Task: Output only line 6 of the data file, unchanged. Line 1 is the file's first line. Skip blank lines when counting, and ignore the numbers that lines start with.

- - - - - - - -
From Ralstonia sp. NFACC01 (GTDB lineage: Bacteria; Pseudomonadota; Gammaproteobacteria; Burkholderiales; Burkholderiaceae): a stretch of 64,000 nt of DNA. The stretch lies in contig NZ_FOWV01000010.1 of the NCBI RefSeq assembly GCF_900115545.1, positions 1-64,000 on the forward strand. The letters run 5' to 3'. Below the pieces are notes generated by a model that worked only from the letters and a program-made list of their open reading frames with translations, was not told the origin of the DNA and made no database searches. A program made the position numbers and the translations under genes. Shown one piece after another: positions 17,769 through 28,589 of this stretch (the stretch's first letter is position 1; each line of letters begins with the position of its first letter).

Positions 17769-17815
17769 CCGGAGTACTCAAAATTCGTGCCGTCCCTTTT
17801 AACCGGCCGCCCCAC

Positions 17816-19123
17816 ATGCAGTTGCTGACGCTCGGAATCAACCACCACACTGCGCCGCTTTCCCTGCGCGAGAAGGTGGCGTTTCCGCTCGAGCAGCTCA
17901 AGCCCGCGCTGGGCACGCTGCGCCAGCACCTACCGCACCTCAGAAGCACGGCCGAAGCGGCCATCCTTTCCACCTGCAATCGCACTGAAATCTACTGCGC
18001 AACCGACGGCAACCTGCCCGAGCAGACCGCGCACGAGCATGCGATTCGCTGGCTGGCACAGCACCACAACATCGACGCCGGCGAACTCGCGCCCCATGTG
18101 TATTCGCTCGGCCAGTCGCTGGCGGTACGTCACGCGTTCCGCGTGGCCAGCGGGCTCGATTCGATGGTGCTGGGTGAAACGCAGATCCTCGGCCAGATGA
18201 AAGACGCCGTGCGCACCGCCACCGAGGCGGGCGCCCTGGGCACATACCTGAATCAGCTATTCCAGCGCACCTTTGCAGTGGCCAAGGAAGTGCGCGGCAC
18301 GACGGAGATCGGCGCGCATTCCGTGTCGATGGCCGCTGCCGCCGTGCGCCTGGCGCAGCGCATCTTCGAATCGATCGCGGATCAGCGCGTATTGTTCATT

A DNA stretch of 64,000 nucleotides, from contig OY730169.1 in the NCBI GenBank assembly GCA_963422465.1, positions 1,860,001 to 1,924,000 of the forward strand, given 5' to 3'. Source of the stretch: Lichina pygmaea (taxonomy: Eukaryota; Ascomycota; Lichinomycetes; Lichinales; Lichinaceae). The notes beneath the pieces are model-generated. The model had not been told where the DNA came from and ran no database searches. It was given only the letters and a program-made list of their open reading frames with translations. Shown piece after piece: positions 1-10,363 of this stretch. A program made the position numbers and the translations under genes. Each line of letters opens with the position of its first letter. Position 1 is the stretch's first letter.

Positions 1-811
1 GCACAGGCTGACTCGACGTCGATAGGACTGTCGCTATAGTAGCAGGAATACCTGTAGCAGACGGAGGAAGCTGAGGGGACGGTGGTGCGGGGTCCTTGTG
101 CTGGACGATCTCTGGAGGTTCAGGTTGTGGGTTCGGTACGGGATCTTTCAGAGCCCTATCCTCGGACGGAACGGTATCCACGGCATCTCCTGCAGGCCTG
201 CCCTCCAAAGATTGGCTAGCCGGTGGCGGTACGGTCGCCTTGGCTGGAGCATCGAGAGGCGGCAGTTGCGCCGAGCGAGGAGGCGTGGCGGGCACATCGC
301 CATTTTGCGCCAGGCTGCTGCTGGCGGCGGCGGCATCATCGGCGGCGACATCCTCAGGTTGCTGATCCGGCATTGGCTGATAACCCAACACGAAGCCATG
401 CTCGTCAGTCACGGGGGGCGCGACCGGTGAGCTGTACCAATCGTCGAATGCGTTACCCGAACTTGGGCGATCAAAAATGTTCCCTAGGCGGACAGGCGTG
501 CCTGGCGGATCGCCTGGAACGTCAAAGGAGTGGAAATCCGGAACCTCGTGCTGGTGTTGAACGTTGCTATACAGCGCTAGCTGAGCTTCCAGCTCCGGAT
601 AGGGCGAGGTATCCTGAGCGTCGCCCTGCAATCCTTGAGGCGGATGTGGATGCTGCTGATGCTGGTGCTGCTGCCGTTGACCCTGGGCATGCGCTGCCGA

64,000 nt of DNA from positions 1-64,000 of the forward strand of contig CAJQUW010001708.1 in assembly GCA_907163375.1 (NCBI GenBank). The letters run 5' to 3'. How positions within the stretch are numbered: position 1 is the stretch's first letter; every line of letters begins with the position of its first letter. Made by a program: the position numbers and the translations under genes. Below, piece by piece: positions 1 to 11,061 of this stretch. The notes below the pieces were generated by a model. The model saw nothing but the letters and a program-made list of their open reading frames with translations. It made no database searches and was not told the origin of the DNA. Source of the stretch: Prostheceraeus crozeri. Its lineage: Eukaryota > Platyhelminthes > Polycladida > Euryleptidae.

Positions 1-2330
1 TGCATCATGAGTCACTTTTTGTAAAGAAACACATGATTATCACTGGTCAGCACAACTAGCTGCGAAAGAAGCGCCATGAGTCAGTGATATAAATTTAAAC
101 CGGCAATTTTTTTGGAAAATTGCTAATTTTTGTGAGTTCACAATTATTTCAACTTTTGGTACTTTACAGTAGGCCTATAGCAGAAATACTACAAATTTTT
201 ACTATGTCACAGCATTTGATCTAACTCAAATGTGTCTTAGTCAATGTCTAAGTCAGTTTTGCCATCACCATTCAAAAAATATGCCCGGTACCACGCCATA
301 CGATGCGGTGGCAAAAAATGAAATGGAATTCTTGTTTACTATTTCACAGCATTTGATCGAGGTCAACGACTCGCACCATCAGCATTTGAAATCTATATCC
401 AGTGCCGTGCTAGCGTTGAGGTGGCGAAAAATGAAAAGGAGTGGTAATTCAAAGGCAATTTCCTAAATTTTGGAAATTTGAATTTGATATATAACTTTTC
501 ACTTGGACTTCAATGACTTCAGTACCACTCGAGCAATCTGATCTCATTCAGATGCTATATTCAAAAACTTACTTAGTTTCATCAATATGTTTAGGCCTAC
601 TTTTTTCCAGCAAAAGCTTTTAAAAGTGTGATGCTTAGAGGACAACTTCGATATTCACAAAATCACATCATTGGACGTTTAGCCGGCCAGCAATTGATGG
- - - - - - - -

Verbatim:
17816 ATGCAGTTGCTGACGCTCGGAATCAACCACCACACTGCGCCGCTTTCCCTGCGCGAGAAGGTGGCGTTTCCGCTCGAGCAGCTCA